NEW YORK -- While the UN General Assembly met downtown, Supreme Court Justice Anthony Kennedy addressed The Economic Club of New York in another room, and Chaka Khan and Ricki Lake led a rally in Bryant Park, users and vendors quietly convened at the Hilton this week to share news and views on the storage market.
It was easy to slip into the background amid the more high-profile goings on in the city, and many suppliers seem to be waiting for the larger SNW venue in Dallas in October to unveil new wares, but attendees at the Storage Decisions conference nonetheless were ready to share the latest trends and gossip. Here's some of the buzz that surfaced this week:
- Everyone's getting smarter about green IT -- really. While it's easy to be skeptical of hype about energy-efficient data centers, there's apparently enormous effort going into making them happen. "People are getting over the greenwash stage," says analyst Greg Schulz of the StorageIO Group. They're just starting to explore ways of streamlining power, cooling, and floor space for what he calls intelligent storage management. Thing is, any really solid energy plan will be multifaceted, involving a number of steps taken to reduce consumption. There isn't a silver bullet. "If thin provisioning is just divvying up utilization, it's just masking the problem," Schulz says.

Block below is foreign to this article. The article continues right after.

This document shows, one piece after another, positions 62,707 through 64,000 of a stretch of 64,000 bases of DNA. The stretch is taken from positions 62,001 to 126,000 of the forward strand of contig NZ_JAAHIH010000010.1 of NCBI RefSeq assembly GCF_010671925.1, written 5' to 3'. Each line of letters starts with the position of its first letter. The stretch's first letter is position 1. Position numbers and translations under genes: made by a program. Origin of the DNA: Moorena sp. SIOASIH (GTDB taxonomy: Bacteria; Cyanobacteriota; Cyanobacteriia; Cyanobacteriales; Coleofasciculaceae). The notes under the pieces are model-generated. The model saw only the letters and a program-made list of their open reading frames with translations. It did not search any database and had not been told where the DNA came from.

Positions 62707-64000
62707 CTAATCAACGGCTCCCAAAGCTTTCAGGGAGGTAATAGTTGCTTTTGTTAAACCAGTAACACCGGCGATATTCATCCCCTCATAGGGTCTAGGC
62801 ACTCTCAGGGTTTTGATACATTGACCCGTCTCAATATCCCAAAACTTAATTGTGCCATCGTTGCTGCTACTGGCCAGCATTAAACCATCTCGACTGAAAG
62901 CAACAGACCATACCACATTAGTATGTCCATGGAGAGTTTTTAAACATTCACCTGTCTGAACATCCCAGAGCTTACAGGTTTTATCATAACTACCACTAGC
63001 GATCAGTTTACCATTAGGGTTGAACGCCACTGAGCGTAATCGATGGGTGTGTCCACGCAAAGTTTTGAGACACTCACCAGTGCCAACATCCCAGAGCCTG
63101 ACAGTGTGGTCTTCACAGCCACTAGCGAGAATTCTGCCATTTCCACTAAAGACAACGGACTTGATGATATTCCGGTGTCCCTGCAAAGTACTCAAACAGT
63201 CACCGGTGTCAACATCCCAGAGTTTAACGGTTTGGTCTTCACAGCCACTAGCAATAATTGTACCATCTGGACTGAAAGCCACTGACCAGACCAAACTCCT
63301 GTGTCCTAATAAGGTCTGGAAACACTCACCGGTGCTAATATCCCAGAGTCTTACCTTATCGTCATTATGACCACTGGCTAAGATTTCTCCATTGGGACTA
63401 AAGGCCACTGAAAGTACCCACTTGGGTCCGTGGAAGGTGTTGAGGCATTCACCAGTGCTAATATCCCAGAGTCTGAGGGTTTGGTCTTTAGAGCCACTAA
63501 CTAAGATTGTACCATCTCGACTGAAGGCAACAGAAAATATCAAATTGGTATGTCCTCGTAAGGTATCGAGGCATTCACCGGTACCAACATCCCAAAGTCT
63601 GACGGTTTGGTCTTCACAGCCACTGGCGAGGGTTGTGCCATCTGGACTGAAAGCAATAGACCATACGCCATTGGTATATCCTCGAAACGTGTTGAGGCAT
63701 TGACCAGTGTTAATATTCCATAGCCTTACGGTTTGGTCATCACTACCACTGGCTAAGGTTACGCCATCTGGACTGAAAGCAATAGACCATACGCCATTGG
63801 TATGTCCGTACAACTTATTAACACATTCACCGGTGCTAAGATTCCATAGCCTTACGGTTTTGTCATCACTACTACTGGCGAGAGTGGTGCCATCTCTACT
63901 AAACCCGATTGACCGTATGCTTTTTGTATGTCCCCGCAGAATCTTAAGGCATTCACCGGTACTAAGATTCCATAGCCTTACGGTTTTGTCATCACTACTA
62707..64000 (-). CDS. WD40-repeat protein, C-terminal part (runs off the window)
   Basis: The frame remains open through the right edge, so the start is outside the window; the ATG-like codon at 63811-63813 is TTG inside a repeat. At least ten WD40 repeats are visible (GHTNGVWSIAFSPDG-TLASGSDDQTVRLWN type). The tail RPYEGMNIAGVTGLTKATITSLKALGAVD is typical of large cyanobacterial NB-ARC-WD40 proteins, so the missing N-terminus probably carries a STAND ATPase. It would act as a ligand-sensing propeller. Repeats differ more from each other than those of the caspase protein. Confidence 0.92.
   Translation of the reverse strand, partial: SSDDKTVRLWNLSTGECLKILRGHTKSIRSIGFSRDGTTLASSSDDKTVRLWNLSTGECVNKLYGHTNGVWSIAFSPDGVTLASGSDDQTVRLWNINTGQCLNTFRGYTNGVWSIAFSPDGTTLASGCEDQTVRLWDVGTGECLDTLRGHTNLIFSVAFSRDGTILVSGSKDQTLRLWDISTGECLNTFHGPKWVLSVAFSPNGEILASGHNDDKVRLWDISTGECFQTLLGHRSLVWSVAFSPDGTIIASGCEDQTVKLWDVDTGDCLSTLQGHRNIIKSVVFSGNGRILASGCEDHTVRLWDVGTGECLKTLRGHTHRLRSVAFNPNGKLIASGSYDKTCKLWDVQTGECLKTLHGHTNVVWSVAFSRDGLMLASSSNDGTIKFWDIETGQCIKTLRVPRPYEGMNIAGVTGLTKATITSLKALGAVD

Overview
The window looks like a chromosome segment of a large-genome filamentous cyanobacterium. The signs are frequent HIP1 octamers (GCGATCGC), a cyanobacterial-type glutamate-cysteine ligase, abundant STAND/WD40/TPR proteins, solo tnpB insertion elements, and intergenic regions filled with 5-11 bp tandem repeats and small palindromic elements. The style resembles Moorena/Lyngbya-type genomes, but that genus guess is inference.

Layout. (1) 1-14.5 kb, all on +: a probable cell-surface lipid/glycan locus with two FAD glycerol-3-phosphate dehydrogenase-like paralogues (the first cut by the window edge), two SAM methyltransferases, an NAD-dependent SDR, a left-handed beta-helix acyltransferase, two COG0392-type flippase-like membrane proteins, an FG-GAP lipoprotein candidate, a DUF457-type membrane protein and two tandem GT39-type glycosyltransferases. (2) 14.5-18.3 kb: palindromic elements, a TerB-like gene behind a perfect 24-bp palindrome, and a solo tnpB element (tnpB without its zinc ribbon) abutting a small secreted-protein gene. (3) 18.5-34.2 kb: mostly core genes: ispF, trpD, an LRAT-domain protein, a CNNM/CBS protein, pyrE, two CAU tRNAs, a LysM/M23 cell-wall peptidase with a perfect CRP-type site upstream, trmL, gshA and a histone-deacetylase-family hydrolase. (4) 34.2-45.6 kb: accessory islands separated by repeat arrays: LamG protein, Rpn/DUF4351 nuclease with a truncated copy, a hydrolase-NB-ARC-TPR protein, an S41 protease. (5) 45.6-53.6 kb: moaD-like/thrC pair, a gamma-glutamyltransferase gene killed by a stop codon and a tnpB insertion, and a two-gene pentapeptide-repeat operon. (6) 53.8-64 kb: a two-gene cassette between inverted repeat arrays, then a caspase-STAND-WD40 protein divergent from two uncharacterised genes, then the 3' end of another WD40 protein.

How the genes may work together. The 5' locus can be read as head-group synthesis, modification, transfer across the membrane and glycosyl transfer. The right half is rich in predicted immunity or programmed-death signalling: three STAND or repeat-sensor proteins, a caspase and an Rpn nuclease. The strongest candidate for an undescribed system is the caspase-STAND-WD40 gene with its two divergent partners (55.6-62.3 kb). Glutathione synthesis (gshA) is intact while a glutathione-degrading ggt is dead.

Other options for saving power include MAID as well as the HDS method unveiled this week for coordinating disk spinning in arrays. Also in play is any technology that facilitates equipment consolidation, such as de-duplication and virtualization.
- Security is joining the SAN. It's no news that storage managers are preoccupied with security. But many are looking at solutions that blend into the SAN fabric itself, instead of using detached boxes a la NeoScale or NetApp's Decru. "More people are securing storage, particularly in regulated industries like financial and government," says Greg Farris, director of marketing at CipherMax, the company that emerged from MaXXan earlier this year.
Farris is biased, since CipherMax competes against NeoScale and Decru on the basis of size. He says organizations that don't want to stack up multiple appliances can map the SAN and then add security policies to it with CipherMax's technology, which emerged from MaXXan's work on a large storage switch. The vendor's software provides tape and disk encryption and advanced key management, and it performs key rotation, an increasingly popular form of protecting data by issuing a new encryption key for overwritten tapes.
But fabric storage appears to be more than a CipherMax pitch. Emulex this week unveiled authentication features for its HBAs, which will bring security into 4-Gbit/s and "forthcoming" 8-Gbit/s HBAs. Stay tuned.Comment |Print |More InsightsWebcastsWhite PapersReports